Germanic Languages | Historical Study of German Literature IV (1900-Present)
G577 | 25946 | Benjamin Robinson


4:00P-5:15P / MW
WH202

Alternate Modernities in German Modernism

Are the values of “Western” scientific rationality, political
liberalism, and multicultural diversity universal? Is it just a
matter of time until the forces of globalization make the world a
village? Or are there alternative values of modernity, as viable as
the familiar pluralist and incremental terms of the West? Such
questions have spurred debates in fields from anthropology to
sociology as well as in military policy and human rights.

In cultural studies, a prominent argument holds that talk of local
specificity, historicization and cultural difference reflects an
ideological delusion: namely, that our modernity can be
differentiated at all. This argument sees the deterritorialization
and virtualization promoted by liberal capitalism as a force
(whether for good or ill) of spatio-temporal homogenization. At the
same time, there is a lively discussion that takes the other tack,
arguing that bourgeois modernity is only one among many possible
alternative paths into the future. This view holds that there are
forks in the road and roads not taken: that there are other
modernities as universal or provincial as the bourgeois one. The
challenge for this line of argumentation, however, is to make
available for the sensual aesthetic imagination what such
alternatives might consist of.

This is the challenge we address in this graduate introduction to
the historical study of 20th-century German literature. The
contending alternate universes of socialism, fascism, and liberalism
in modern Germany each generated their own claims to universality.
At the end of the century one universe has apparently triumphed, but
does that mean that all the streams of futurity have emptied into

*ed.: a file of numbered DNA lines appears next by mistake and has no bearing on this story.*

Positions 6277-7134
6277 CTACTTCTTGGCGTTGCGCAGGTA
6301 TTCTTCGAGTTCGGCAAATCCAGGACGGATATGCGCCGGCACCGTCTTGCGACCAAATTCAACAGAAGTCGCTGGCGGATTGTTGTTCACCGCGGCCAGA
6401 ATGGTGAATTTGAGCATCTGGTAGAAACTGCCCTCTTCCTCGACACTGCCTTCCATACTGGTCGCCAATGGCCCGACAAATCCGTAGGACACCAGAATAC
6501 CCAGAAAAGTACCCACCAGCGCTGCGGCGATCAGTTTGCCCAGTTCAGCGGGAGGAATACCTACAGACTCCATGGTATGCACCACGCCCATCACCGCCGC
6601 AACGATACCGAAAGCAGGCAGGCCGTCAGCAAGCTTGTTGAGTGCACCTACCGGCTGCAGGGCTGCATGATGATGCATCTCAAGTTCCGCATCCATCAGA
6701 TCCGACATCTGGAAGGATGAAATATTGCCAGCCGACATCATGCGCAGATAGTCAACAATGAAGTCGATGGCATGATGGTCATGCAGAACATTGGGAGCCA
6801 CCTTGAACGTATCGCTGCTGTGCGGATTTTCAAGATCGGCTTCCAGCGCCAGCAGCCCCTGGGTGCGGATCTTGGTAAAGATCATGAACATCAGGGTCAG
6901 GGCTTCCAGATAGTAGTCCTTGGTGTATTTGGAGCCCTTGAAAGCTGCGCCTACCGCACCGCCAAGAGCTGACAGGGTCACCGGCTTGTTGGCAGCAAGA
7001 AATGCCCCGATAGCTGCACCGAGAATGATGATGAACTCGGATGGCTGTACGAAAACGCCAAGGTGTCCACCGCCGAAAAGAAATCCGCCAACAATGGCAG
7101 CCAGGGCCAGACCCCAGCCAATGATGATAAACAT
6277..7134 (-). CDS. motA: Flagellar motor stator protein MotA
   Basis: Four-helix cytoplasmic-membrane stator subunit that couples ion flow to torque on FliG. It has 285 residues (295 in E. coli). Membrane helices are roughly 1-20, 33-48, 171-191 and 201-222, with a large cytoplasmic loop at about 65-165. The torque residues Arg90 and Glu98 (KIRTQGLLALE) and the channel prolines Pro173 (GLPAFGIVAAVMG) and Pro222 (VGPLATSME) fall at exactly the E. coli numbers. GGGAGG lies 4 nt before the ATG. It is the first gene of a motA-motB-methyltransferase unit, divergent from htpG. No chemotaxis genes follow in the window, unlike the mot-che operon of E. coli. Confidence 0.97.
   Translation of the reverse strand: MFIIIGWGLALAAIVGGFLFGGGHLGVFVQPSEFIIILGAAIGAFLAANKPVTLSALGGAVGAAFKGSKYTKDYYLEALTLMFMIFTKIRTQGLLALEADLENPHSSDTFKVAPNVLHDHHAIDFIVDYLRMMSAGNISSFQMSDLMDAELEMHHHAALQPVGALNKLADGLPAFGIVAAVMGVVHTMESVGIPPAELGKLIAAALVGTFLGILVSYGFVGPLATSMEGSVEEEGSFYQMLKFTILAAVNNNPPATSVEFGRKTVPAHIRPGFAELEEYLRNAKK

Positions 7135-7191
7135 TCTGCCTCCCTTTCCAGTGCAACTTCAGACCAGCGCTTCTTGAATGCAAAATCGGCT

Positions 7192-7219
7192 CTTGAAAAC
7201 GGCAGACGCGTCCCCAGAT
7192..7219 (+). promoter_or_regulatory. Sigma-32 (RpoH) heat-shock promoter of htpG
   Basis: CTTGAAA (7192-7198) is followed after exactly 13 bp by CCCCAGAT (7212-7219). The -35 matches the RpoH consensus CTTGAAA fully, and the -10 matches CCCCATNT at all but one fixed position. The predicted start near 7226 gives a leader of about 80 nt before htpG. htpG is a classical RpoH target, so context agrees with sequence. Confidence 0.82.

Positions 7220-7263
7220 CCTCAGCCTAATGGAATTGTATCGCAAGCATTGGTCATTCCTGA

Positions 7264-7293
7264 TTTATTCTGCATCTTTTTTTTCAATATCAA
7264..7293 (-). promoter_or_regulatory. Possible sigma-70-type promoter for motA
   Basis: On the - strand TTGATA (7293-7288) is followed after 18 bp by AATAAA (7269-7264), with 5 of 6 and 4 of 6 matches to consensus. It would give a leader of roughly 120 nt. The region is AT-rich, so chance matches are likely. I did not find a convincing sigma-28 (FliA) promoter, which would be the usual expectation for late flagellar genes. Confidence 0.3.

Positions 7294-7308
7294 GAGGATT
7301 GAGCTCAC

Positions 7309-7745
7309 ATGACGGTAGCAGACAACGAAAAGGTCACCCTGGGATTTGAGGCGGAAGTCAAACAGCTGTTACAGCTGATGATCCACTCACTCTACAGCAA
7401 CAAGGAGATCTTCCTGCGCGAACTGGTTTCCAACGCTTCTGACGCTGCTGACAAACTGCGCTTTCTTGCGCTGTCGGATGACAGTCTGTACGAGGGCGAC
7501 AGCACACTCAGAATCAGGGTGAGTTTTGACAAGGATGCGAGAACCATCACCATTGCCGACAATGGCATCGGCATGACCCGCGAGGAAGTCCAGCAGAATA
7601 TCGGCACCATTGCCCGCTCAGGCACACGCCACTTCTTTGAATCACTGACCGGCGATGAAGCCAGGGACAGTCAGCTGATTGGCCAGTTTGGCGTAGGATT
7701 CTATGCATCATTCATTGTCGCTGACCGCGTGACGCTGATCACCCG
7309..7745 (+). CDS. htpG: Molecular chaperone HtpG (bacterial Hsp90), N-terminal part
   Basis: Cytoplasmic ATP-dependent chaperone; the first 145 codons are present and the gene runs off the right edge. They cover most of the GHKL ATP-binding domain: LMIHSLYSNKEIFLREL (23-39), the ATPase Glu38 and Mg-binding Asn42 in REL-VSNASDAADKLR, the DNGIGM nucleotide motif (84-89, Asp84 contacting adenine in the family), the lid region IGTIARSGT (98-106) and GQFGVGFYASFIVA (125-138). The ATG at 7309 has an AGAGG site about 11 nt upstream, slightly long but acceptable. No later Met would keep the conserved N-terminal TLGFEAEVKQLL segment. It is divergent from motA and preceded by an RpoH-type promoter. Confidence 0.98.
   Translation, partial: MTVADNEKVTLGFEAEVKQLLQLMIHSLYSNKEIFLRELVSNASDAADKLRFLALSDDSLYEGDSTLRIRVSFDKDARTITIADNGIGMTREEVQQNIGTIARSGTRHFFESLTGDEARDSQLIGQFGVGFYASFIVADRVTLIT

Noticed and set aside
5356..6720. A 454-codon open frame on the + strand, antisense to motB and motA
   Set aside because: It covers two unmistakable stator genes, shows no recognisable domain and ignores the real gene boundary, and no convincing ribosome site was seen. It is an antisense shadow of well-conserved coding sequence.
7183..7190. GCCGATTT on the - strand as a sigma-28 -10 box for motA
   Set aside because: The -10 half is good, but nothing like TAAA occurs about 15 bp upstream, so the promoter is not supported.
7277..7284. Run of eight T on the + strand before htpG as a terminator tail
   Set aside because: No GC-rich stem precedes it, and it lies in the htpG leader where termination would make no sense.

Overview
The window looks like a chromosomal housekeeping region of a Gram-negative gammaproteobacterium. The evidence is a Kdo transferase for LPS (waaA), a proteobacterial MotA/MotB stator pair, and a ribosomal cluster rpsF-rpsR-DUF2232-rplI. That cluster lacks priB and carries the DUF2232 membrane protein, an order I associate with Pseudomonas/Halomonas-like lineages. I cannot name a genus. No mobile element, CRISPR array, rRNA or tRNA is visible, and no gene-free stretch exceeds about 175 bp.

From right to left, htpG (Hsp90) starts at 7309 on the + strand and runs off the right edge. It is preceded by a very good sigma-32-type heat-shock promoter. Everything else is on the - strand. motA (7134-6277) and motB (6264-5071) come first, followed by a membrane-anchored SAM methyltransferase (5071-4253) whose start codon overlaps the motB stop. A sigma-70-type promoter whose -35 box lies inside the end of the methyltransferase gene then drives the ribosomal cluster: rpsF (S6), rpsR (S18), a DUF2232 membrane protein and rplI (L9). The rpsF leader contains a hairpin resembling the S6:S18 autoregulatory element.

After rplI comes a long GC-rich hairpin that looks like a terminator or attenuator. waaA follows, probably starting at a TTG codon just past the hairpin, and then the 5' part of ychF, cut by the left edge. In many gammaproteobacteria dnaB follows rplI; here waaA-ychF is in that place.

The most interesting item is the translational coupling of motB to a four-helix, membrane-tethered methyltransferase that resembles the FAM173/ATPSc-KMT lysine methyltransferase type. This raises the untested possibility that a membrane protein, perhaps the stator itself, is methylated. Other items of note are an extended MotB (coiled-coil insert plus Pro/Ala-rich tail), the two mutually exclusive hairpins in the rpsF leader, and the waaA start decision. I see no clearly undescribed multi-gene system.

the single torrent of consumer liberalism? Or can history still be
imagined as forking, as offering the possibility of consequential
choices on questions as fundamental as which modernity is most
modern?

Focusing on the socialist challenge to liberal modernity, we examine
how seven key written texts and five visual texts imagine the
possibility and desirability of divergences and convergences in the
flow of modern civilization. Our readings begin with the
eschatological optimism with which Johannes R. Becher announces the
metaphysical grandeur of the five-year plan. From this futuristic
apotheosis of the plan, we move on to the oppositional hopes and
despair of exile (Seghers), biological fatalism (Benn),
administrative collaboration (Fallada), the impossible transcription
of system difference (Johnson), and the visualization of
the “qualitative leap” of revolution (Fühmann). We end with the 1995
novel “Ich” by Wolfgang Hilbig, in which the chiliastic vision of a
redeemed world has turned into the hallucinations of an introverted
Stasi spy. What paths, we ask, traverse a chasm as wide as the one
separating Becher from Hilbig?

For our textual analyses we consider rubrics of utopia, cybernetic
rationality, rational choice, and messianic identification. We
examine genre designations such as modernism, realism, avant-garde,
and decadence. Finally, we discuss the construction of affects
(or “structures of feeling”) like optimism, pessimism, melancholia,
dejection and apathy.

The goal of the course is not to approximate a historical narrative
of German socialism’s rise and fall through literary texts, but to
see how aesthetic experiences heighten our awareness of choice and
structure, and substance and system, in the representation of
possible alternatives to an inevitable modernity.

The reading list is long—if you can, please try to get an early
start on the reading, especially the Uwe Johnson novel, which is a
real challenge.

Required Texts:
Anna Seghers, Transit			Aufbau  (1993) ISBN 3-7466-
5153-0  (290 pp.)
Gottfried Benn, Doppelleben 		Klett-Cotta (1984) ISBN 3-
6089-5271-3  (199 pp., excerpts)
Hans Fallada, Der Alpdruck		Aufbau (1998) ISBN 3-7466-
5316-9  (241 pp.)
Uwe Johnson, Das dritte Buch über Achim	Suhrkamp (1992) ISBN 3-5181-
1819-6  (300 pp.)
Franz Fühmann, Der Mund des Propheten	Aufbau (1991) ISBN 3-7466-
0083-9  (239 pp., excerpts)
Wolfgang Hilbig, “Ich”			Fischer (1995) ISBN 3-596-
12669-X  (378 pp.)

Films:
Sergei Eisenstein, Ten Days that Shook the World (1927) 104 mins
Fred Zinnemann, The Seventh Cross (1944) 110 mins
Konrad Wolf, Ich war neunzehn (1967) 119 mins
Alexander Kluge, Abschied von Gestern (1965/66) 88 mins
Chris Marker, Sans Soleil (1982) 100 mins

Reader:
Johannes R. Becher, Der grosse Plan (excerpts)
Jorge Borges, “The Garden of Forking Paths”
Rosa Luxemburg, Ernst Bloch, Martin Heidegger, Jürgen Habermas